# Inequality and Poverty

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Inequality and Poverty
Public Economics: University of Barcelona Frank Cowell June 2005

Issues to be addressed Builds on lecture 2
“Distributional Equity, Social Welfare” Extension of ranking criteria Parade diagrams Generalised Lorenz curve Extend SWF analysis to inequality Examine structure of inequality Link with the analysis of poverty

Major Themes Contrast three main approaches to the subject
intuitive via SWF via analysis of structure Structure of the population Composition of inequality and poverty Implications for measures The use of axiomatisation Capture what is “reasonable”? Find a common set of axioms for related problems

Overview... Relationship with welfare rankings Inequality and Poverty
Inequality rankings Inequality measurement Relationship with welfare rankings Inequality and decomposition Poverty measures Poverty rankings

Inequality rankings Begin by using welfare analysis of previous lecture Seek inequality ranking We take as a basis the second-order distributional ranking …but introduce a small modification The 2nd-order dominance concept was originally expressed in a more restrictive form.

Yet another important relationship
The share of the proportion q of distribution F is given by L(F;q) := C(F;q) / m(F) Yields Lorenz dominance, or the “shares” ranking G Lorenz-dominates F means: for every q, L(G;q) ³ L(F;q), for some q, L(G;q) > L(F;q) The Atkinson (1970) result: For given m, G Lorenz-dominates F Û W(G) > W(F) for all WÎW2

The Lorenz diagram L(.; q) q L(G;.) L(F;.) proportion of income
1 0.8 L(.; q) 0.6 L(G;.) proportion of income Lorenz curve for F 0.4 L(F;.) 0.2 practical example, UK 0.2 0.4 0.6 0.8 1 q proportion of population

Official concepts of income: UK
original income + cash benefits gross income - direct taxes disposable income - indirect taxes post-tax income + non-cash benefits final income What distributional ranking would we expect to apply to these 5 concepts?

Impact of Taxes and Benefits. UK 2000/1. Lorenz Curve

Assessment of example We might have guessed the outcome…
In most countries: Income tax progressive So are public expenditures But indirect tax is regressive So Lorenz-dominance is not surprising. But what happens if we look at the situation over time?

“Final income” – Lorenz

“Original income” – Lorenz
0.5 0.6 0.7 0.8 0.9 1.0 Lorenz curves intersect 0.0 0.1 0.2 0.3 0.4 0.5 Is 1993 more equal? Or ?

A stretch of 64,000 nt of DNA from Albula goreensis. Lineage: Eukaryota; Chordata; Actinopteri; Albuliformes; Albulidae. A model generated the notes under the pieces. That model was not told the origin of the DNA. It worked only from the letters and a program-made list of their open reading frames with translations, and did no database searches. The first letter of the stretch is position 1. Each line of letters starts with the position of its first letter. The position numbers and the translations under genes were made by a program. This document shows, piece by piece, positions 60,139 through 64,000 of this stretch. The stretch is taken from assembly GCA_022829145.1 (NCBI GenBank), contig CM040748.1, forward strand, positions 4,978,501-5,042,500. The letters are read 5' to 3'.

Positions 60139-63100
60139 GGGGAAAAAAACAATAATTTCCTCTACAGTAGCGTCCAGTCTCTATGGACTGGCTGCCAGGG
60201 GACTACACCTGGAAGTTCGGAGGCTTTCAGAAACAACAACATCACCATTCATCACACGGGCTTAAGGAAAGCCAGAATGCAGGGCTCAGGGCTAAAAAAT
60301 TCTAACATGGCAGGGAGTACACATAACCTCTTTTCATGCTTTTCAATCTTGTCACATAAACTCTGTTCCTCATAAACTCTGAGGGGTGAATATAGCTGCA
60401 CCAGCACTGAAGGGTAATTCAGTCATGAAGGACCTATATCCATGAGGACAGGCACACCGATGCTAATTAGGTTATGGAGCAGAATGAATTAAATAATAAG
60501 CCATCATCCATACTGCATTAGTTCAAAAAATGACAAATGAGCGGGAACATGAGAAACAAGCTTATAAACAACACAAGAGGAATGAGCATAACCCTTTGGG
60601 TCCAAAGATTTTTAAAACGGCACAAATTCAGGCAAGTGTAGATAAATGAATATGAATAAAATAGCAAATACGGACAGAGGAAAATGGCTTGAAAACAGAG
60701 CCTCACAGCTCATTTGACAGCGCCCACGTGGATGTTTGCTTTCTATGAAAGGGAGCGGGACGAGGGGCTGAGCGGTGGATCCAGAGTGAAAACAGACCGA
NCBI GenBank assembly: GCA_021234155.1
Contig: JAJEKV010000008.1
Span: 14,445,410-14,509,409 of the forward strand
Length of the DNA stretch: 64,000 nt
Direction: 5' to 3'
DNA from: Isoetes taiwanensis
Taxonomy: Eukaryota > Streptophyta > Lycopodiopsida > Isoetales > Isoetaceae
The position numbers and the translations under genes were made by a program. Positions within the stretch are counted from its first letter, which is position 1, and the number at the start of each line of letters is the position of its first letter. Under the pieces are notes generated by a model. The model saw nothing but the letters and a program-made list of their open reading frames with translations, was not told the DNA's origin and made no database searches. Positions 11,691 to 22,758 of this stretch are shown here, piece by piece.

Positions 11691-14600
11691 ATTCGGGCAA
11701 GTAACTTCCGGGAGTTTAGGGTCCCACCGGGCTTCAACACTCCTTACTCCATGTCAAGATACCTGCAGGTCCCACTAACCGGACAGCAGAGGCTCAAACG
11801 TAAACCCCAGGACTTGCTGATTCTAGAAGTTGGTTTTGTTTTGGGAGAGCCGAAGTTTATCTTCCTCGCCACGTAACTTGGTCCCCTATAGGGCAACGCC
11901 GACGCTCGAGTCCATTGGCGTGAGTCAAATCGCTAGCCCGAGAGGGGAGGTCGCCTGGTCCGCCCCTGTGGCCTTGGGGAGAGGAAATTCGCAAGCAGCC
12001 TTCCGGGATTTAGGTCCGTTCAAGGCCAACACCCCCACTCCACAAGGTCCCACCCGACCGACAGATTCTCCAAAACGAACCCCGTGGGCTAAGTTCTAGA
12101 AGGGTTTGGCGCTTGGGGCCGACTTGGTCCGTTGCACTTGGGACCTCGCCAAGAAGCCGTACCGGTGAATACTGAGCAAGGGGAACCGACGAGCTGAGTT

Inequality ranking: Summary
Second-order (GL)-dominance is equivalent to ranking by cumulations. From the welfare lecture Lorenz dominance equivalent to ranking by shares. Special case of GL-dominance normalised by means. Where Lorenz-curves intersect unambiguous inequality orderings are not possible. This makes inequality measures especially interesting.

Overview... Three ways of approaching an index Inequality and Poverty
Inequality rankings Inequality measurement Intuition Social welfare Distance Three ways of approaching an index Inequality and decomposition Poverty measures Poverty rankings

An intuitive approach Lorenz comparisons (second-order dominance) may be indecisive But we may want to “force a solution” The problem is essentially one of aggregation of information Why worry about aggregation? It may make sense to use a very simple approach Go for something that you can “see” Go back to the Lorenz diagram

The best-known inequality measure?
1 0.8 proportion of income 0.6 Gini Coefficient 0.5 0.4 0.2 0.2 0.4 0.6 0.8 1 proportion of population

The Gini coefficient Equivalent ways of writing the Gini:
Normalised area above Lorenz curve Normalised difference between income pairs.

Intuitive approach: difficulties
Essentially arbitrary Does not mean that Gini is a bad index But what is the basis for it? What is the relationship with social welfare? The Gini index also has some “structural” problems We will see this in the next section Examine the welfare-inequality relationship directly

Overview... Three ways of approaching an index Inequality and Poverty
Inequality rankings Inequality measurement Intuition Social welfare Distance Three ways of approaching an index Inequality and decomposition Poverty measures Poverty rankings

SWF and inequality Issues to be addressed: Begin with the SWF W
the derivation of an index the nature of inequality aversion the structure of the SWF Begin with the SWF W Examine contours in Irene-Janet space

Equally-Distributed Equivalent Income
The Irene &Janet diagram A given distribution Distributions with same mean xi xj Contours of the SWF Construct an equal distribution E such that W(E) = W(F) EDE income Social waste from inequality Curvature of contour indicates society’s willingness to tolerate “efficiency loss” in pursuit of greater equality E F O x(F) m(F)

Welfare-based inequality
From the concept of social waste Atkinson (1970) suggested an inequality measure: Ede income x(F) I(F) = 1 – —— m(F) Mean income Atkinson assumed an additive social welfare function that satisfied the other basic axioms. W(F) = ò u(x) dF(x) Introduced an extra assumption: Iso-elastic welfare. x 1 - e – 1 u(x) = ————, e ³ 0 1 – e

The Atkinson Index Given scale-invariance, additive separability of welfare Inequality takes the form: Given the Harsanyi argument… index of inequality aversion e based on risk aversion. More generally see it as a stament of social values Examine the effect of different values of e relationship between u(x) and x relationship between u′(x) and x

Social utility and relative income
4  = 0 3  = 1/2 2  = 1 1  = 2  = 5 1 2 3 4 5 x / m -1 -2 -3

Relationship between welfare weight and income
=1 U' =2 =5 4 3 2 =0 1 =1/2 =1 x / m 1 2 3 4 5

Overview... Three ways of approaching an index Inequality and Poverty
Inequality rankings Inequality measurement Intuition Social welfare Distance Three ways of approaching an index Inequality and decomposition Poverty measures Poverty rankings

A further look at inequality
The Atkinson SWF route provides a coherent approach to inequality. But do we need to approach via social welfare An indirect approach Maybe introduces unnecessary assumptions, Alternative route: “distance” and inequality Consider a generalisation of the Irene-Janet diagram

The 3-Person income distribution